Validity of hybrid dispute resolution clauses to be considered by Russian Supreme Commercial Court.
Tatiana Zakharova, Paralegal
Practical Law Company. Arbitration
On 19 June 2012, the Presidium of the Russian Supreme Commercial Court will consider the validity of so-called alternative hybrid arbitration clauses. In this particular case, the clause provides that only one party has the right to choose the dispute resolution forum.
A case concerning a dispute between Sony Ericsson Communication Rus LLC and Russian Telephone Company CJSC, arising under a supply agreement, was brought to the Supreme Commercial Court for consideration. The arbitration clause in the supply agreement provided that all disputes should be resolved under the Rules of Conciliation and Arbitration of the International Chamber of Commerce (www.practicallaw.com/8-201-5878), with London as the seat. The agreement also contained a provision allowing Sony Ericsson to file a claim to the state courts of competent jurisdiction notwithstanding the arbitration clause.
CJSC filed a suit with the commercial court of Moscow, claiming breach of the supply agreement by Sony Ericsson. The commercial court of Moscow, the 9th appellate court and the cassation court of Moscow region (2nd appeal) dismissed the claim without a hearing on the merits, referring to the arbitration clause in the contract. However, CJSC filed a supervisory appeal with the Supreme Commercial Court, which accepted the case for consideration. The Supreme Commercial Court found, during their preliminary analysis, that there might be grounds to annul the decisions of the lower courts because they did not properly consider the validity of the arbitration clause.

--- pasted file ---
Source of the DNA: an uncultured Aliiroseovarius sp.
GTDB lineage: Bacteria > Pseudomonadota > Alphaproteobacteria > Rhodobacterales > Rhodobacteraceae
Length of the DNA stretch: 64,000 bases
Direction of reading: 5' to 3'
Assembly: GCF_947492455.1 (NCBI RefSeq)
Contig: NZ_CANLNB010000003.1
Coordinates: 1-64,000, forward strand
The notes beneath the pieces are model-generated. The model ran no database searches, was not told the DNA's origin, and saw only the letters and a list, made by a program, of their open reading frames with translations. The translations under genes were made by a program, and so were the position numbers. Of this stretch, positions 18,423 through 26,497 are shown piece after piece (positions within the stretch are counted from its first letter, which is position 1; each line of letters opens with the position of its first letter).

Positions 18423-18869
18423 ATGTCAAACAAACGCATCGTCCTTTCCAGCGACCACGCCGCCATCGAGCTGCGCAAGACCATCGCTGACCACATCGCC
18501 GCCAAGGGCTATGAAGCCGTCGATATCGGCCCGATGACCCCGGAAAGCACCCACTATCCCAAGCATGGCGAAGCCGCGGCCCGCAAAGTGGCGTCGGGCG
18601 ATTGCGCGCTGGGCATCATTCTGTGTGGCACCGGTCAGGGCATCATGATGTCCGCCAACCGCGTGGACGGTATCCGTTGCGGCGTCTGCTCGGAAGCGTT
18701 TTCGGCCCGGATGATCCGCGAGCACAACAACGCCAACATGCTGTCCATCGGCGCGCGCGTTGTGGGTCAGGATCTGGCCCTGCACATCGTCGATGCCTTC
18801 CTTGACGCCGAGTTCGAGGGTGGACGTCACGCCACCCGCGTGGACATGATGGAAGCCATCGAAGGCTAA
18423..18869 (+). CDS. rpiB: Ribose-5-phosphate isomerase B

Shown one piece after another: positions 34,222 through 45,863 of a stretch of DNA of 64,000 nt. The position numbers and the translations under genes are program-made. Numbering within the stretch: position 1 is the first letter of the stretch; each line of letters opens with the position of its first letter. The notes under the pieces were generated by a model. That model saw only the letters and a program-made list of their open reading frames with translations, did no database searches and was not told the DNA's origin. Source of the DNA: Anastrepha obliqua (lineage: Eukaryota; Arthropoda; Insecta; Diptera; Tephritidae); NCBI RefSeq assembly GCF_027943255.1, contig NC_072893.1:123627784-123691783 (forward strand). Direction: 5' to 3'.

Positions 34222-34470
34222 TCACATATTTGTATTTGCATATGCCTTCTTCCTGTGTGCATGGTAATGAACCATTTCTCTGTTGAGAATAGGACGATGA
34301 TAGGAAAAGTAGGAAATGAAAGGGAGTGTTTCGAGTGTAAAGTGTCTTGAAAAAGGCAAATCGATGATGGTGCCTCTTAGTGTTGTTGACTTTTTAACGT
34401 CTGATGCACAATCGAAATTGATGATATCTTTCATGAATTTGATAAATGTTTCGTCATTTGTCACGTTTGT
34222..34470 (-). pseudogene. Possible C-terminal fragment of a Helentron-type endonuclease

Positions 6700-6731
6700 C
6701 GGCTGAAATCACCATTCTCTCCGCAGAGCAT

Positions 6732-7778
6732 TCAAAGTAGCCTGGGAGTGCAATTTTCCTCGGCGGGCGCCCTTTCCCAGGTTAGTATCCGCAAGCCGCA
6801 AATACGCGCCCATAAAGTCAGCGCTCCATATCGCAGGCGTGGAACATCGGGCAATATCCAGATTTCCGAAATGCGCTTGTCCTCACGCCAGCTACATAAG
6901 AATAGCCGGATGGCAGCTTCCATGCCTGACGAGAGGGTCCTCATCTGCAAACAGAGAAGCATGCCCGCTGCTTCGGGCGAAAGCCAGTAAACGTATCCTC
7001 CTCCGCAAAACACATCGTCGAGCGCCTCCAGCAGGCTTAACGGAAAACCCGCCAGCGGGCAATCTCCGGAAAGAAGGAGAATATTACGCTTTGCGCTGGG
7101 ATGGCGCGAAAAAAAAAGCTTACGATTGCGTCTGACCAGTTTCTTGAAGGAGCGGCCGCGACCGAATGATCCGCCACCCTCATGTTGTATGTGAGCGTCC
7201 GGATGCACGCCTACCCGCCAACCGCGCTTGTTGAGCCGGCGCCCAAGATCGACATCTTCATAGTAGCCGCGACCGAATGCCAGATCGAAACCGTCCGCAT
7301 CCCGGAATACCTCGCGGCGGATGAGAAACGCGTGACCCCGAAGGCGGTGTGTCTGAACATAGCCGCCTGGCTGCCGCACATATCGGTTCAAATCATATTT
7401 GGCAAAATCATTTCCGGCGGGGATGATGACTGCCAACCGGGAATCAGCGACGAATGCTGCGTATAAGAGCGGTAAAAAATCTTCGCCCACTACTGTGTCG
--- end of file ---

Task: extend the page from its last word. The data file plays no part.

In its ruling of 28 March 2012, the Supreme Commercial Court accepted the case for consideration, finding that the lower courts had failed to analyse the validity of the hybrid clause in light of a condition in the agreement which gives only one of the parties the right to choose a competent body for dispute resolution. In its opinion, such a condition puts Sony Ericsson in a privileged position and violates the principle of equality between the parties. Referring to rulings of the European Court of Human Rights, the Supreme Commercial Court noted that parties should have equal procedural rights. Therefore, a clause giving options to only one of the parties of a contract should be considered as breaking the balance of parties' rights.
If the position of the Supreme Commercial Court is confirmed by the Presidium on 19 June 2012, it will drastically change existing court practice in the Russian Federation. We have previously reported on earlier decisions in which the courts of the Moscow region found similar alternative clauses valid (see Legal updates, Hybrid dispute resolution clauses: the story continues and Hybrid dispute resolution clauses: green light?) However, this appears to be the first time that this issue has been brought to the highest instance, the Supreme Commercial Court, and it will be interesting to see the final verdict regarding such clauses on 19 June 2012.
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